Most of this makes perfect sense, however I'm a bit confused about why it is such a problem to keep the default router login. If I have remote admin disabled on the router, and I'm using WPA2 with a strong passphrase to secure the AP, then how could anyone access my router in the first place, and therefore how could the router login details I use make any difference? Obviously in a business environment where there are employees, contractors, customers etc. accessing the AP this is obviously critical, but for a home network, where I control all access and all devices, I can't see how this is really all that important.

Madsmaddad
Madsmaddad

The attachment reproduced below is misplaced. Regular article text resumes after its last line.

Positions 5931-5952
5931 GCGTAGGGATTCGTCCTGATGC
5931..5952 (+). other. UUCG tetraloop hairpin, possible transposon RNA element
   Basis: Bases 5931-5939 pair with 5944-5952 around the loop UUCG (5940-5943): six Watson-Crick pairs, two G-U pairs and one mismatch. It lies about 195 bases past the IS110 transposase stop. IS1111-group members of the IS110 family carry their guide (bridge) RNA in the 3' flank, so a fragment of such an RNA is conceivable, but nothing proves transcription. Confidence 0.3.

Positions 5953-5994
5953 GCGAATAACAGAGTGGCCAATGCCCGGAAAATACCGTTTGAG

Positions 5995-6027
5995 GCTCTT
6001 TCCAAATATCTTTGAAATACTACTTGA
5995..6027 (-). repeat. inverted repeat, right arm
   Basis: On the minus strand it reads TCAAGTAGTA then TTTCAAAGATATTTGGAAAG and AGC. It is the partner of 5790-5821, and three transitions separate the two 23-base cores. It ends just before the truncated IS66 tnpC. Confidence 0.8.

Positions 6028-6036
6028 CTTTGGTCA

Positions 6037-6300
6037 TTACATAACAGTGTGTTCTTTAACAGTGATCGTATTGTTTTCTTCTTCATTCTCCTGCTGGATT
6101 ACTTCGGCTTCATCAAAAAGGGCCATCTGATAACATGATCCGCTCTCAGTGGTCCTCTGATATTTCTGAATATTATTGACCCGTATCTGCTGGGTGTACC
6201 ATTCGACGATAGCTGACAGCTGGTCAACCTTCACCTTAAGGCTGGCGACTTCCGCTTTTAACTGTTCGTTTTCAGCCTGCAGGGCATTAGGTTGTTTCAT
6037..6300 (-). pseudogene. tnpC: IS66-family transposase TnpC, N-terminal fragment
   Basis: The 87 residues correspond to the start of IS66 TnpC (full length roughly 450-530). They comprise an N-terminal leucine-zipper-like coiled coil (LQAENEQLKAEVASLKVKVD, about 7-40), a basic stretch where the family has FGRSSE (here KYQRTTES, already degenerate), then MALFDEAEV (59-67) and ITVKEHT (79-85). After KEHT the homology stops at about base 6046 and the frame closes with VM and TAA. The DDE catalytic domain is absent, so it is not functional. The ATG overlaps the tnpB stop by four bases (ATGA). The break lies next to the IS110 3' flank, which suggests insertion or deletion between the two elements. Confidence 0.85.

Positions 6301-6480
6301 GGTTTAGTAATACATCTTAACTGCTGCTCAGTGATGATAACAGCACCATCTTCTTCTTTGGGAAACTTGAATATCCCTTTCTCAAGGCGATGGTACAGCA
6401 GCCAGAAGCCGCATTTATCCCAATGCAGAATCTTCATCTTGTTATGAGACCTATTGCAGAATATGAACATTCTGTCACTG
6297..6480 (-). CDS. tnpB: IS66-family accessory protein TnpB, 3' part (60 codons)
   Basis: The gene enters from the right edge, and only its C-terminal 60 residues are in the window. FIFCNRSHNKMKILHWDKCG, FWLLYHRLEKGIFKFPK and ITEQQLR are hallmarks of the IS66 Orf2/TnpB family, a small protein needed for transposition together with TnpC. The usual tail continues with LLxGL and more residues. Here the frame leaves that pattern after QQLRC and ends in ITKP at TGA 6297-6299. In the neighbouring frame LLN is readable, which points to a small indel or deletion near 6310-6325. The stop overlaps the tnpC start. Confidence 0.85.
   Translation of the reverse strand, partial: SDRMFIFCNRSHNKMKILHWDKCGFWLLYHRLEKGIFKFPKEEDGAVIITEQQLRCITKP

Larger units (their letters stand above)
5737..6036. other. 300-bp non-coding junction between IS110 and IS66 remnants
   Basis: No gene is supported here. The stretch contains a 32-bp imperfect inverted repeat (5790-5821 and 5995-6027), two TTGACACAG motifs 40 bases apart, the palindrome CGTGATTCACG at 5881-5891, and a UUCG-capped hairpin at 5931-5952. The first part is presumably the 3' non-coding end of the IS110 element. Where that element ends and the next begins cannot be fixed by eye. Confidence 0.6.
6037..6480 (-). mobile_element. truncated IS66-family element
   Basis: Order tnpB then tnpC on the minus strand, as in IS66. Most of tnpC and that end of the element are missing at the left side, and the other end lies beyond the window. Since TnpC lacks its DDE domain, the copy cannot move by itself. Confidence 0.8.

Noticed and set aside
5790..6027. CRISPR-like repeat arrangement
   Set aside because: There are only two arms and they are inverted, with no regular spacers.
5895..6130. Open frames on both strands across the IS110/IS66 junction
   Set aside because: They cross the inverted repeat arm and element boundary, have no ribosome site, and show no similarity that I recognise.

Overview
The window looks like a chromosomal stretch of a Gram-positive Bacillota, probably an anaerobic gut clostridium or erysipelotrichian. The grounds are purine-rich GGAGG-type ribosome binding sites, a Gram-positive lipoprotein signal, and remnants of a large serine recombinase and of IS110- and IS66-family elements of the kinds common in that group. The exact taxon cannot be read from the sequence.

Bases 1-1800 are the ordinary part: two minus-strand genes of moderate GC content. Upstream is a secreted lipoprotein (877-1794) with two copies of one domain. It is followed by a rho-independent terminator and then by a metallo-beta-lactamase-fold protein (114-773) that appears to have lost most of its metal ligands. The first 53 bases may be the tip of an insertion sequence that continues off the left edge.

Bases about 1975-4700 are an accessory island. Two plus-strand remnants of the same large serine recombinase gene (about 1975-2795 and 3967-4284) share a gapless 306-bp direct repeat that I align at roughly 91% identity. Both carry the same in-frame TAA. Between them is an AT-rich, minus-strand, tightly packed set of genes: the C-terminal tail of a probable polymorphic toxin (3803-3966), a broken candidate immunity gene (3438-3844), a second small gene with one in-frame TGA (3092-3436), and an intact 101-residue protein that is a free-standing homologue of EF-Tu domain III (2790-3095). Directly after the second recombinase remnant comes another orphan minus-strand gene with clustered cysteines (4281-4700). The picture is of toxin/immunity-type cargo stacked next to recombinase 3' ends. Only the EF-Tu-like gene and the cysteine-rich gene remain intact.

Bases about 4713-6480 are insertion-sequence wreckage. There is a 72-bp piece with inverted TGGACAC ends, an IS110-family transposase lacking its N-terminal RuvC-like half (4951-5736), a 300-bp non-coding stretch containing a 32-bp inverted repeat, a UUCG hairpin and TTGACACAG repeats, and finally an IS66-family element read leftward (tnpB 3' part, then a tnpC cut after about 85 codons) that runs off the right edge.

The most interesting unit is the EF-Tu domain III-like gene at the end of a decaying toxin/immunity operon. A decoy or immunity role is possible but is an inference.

I have a 3Com Officeconnect ADSL wireless router. The SSID is the same as my employers, because years ago I didn't want the bother of changing the laptop configuration every time I brought it home. That's OK. I haven't bothered hiding SSID broadcasts for years now. I recently improved the antenna on a USB wireless device, and now Netstumbler finds 33 wireless networks in my neighborhood. Some are FON or situations where a home router also has a public SSID (BT), but that's still a lot. I used the results of this scan to move to a less densely populated channel. I also have my DHCP tied down to a max of 6 devices using sub-net mask of 255.255.255.248. I couldn't tie it down any more because when the children come home we need most of them. I have WPA2 as well, whereas my employer didn't as it was a public network for students. They had the wireless on a seperate VLAN. In the first year of operation a user could wander the network and see everybody elses 'My Documents' folder - a terrific tool for teaching about security! That's now sorted.